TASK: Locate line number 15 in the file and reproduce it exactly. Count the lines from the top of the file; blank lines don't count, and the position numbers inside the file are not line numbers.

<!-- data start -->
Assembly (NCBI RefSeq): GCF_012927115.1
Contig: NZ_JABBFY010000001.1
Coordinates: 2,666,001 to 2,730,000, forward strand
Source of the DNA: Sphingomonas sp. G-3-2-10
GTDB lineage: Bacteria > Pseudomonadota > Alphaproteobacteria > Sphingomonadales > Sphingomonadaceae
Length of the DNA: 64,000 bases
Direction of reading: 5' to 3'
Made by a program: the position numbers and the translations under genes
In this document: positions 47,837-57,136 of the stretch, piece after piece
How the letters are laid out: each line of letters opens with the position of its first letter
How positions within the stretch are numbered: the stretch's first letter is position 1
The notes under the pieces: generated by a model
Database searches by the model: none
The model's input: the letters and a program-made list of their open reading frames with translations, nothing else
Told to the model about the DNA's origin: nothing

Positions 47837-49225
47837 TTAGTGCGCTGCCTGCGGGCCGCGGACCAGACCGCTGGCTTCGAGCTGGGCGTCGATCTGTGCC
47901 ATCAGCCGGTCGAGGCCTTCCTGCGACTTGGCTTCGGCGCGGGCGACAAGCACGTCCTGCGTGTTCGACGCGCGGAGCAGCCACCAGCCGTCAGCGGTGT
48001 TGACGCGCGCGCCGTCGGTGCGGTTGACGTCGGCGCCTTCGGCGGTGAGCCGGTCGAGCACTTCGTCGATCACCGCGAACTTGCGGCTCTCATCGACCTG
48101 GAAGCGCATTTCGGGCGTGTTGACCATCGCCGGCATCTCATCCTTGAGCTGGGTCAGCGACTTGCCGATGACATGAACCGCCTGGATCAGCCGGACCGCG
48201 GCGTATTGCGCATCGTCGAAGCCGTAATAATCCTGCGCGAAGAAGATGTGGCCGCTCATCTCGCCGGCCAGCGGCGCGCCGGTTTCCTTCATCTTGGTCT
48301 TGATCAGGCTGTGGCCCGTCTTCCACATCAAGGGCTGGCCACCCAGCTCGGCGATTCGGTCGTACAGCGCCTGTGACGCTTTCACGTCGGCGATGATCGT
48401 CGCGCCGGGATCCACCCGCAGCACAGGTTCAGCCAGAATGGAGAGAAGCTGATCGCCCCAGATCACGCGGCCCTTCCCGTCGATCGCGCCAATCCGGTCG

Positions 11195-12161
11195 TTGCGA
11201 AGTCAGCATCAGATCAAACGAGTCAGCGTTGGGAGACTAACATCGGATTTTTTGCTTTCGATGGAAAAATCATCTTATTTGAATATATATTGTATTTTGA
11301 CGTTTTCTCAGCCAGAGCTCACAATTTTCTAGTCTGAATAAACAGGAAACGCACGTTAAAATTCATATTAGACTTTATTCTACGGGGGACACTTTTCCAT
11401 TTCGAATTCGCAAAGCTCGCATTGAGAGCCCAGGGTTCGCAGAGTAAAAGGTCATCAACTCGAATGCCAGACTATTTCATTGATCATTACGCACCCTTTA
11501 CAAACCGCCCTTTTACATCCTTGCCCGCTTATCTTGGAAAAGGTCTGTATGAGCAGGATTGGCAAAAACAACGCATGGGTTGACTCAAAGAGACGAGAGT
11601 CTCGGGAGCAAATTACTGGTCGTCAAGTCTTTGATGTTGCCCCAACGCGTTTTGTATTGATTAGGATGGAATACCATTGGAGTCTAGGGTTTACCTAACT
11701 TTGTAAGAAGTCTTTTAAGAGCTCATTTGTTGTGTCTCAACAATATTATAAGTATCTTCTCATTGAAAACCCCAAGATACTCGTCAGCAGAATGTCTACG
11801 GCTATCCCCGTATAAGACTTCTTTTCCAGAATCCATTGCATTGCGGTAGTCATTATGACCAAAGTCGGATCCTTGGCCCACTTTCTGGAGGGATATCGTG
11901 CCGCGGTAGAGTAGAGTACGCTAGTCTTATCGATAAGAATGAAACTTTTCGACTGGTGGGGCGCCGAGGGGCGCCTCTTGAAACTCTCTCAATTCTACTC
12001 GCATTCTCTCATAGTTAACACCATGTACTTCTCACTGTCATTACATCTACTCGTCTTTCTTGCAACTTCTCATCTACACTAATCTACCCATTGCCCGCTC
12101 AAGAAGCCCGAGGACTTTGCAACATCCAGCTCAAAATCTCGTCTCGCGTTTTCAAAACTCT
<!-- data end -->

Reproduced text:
Told to the model about the DNA's origin: nothing